* Bank holds annual meeting in Montreal on Wednesday
* Oil price slump raises concerns about profitability
* RBC is major lender to oil firms, Alberta consumers
By Matt Scuffham
TORONTO, April 6 (Reuters) - Royal Bank of Canada, Canada’s biggest lender, faces shareholders at its annual meeting in Montreal on Wednesday amid concerns over its oil and gas exposure following an increase in bad loans in the first quarter.
RBC is one of the biggest lenders to oil and gas firms in Canada and has a sizeable consumer loan book in the oil-producing province of Alberta, which has been hit by thousands of job losses.
The bank said in February that impaired loans to companies in the oil and gas sector had almost doubled from the previous quarter to C$310 million and it had set aside C$106 million to cover bad loans to the energy sector.
That warning, along with increased provisions by other lenders, raised concerns the impact on Canadian banks could worsen in the remainder of the year.
“The longer we go with these low oil prices the more pressure is going to come on the banks, so it’s going to get worse. I think it’s going to have some impact on earnings, especially for RBC, which has a big chunk of its business in capital markets,” said Dan Werner, an analyst at Morningstar.
Canada’s banking regulator said last month that the country’s biggest banks needed to review their accounting practices to ensure they have sufficient reserves to withstand the impact of the commodity-price collapse on the economy.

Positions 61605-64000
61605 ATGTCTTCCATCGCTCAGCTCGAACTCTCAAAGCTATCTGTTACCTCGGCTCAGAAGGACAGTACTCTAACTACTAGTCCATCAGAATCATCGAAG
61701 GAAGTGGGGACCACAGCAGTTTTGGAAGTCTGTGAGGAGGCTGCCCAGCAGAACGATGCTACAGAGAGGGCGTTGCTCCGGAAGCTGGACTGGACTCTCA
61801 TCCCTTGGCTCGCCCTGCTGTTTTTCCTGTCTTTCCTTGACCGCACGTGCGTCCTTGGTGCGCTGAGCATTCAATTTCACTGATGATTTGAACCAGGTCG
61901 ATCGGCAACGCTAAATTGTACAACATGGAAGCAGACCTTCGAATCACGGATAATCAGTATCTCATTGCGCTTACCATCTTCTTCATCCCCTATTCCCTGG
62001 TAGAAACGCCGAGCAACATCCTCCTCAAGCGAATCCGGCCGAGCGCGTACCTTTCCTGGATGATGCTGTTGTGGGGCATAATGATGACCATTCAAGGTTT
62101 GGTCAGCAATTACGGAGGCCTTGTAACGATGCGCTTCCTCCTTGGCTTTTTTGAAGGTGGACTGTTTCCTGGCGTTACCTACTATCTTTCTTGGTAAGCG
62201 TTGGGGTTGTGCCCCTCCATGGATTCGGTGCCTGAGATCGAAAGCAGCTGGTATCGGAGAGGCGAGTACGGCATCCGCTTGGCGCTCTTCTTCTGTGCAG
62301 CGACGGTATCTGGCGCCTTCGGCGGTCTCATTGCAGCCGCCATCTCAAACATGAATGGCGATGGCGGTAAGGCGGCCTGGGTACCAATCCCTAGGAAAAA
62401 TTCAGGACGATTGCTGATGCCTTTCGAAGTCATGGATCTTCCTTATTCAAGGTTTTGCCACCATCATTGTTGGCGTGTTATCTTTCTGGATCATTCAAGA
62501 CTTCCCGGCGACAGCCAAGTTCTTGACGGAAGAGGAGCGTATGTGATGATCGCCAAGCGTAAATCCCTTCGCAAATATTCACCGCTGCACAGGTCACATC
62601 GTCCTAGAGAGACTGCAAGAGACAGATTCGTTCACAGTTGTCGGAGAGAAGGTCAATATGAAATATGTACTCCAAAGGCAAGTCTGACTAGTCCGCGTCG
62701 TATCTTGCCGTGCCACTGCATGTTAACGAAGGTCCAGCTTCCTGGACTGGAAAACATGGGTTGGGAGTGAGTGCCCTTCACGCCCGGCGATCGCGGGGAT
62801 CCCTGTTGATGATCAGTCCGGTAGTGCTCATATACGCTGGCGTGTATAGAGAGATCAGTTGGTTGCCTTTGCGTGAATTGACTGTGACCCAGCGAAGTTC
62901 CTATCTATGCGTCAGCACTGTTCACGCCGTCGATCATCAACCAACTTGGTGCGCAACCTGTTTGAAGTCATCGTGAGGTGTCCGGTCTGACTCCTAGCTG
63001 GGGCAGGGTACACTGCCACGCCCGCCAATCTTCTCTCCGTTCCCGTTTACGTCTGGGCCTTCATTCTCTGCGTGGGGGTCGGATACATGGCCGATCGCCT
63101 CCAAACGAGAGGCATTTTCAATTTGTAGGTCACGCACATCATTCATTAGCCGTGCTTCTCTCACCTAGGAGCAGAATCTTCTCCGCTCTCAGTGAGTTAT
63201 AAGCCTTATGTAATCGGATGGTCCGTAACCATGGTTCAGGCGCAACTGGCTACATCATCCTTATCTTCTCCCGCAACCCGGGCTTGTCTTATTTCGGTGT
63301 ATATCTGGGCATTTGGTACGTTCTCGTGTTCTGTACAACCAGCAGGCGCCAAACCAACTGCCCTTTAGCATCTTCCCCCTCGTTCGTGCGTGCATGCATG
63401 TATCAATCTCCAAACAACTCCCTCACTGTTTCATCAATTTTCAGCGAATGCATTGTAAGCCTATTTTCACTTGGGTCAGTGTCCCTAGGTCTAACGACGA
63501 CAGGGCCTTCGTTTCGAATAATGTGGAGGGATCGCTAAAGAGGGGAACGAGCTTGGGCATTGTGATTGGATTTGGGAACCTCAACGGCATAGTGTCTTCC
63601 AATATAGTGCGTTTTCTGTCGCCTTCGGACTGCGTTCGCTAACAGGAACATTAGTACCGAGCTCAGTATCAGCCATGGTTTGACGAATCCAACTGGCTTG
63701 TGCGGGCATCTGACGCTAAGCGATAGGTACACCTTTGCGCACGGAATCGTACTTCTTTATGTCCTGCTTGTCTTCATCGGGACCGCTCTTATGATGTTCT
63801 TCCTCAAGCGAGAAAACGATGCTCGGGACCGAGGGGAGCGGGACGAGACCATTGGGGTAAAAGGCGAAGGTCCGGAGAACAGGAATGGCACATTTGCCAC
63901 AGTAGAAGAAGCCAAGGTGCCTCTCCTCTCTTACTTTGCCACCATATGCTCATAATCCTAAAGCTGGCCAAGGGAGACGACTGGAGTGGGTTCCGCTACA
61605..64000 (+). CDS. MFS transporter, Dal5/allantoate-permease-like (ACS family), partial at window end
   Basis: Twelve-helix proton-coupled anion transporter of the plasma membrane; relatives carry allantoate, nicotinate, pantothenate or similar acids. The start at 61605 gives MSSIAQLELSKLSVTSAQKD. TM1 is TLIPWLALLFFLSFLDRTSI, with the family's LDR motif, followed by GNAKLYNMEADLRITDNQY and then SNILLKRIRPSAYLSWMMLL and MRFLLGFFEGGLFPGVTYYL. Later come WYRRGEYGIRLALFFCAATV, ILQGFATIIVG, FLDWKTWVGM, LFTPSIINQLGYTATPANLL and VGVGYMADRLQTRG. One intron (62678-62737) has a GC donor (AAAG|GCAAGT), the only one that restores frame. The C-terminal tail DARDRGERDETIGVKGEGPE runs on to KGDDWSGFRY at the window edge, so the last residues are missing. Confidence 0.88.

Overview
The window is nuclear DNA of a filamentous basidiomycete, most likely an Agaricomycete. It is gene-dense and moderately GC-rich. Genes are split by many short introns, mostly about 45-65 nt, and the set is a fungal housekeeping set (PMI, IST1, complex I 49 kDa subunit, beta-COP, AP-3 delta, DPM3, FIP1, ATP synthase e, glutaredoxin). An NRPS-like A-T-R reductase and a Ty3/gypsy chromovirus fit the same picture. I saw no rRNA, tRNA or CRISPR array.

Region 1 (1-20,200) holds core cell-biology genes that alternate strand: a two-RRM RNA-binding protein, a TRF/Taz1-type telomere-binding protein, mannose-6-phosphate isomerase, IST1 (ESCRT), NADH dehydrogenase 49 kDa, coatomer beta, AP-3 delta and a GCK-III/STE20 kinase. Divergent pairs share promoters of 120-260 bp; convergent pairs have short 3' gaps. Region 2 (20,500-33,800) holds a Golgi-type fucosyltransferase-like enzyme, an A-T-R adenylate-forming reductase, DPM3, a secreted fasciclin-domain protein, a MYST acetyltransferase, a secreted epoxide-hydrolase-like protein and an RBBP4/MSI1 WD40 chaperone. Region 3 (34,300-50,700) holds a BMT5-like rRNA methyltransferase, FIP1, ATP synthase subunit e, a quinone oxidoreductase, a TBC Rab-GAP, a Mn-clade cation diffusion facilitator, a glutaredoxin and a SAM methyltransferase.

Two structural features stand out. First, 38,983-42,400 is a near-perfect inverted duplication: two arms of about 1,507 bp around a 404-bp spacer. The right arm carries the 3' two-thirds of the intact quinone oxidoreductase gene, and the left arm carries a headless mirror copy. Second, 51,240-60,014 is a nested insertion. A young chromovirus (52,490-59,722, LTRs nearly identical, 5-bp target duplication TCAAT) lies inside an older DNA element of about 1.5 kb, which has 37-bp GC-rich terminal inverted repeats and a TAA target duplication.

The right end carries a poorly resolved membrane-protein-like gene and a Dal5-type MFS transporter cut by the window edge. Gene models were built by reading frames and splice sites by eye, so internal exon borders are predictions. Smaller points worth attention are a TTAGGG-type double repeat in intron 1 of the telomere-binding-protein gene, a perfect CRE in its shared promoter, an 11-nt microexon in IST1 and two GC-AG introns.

As well as direct loans to oil and gas firms, Canadian banks are affected by secondary exposure to consumers with credit cards and home loans whose personal circumstances may have been impacted. Edward Jones analyst Jim Shanahan said he believed that was a bigger concern for RBC than direct exposure.
“RBC has a fair bit of exposure to residential mortgage loans in Alberta and the Prairies. We’re a little bit more concerned about uninsured mortgages and uninsured home equity loans,” he said.
RBC’s capital strength weakened following its $5 billion acquisition of Los Angeles-based City National Corp in November , which reduced its core tier 1 ratio by 70 basis points to 9.9 percent. However, analysts do not expect it will need to raise capital in the foreseeable future.
Another headache for RBC’s management was the bank being named in leaked documents from a Panamanian law firm that appear to show some of the firm’s clients evaded tax and laundered money. RBC said on Monday that it had controls in place to prevent illegal activities. (Editing by Matthew Lewis)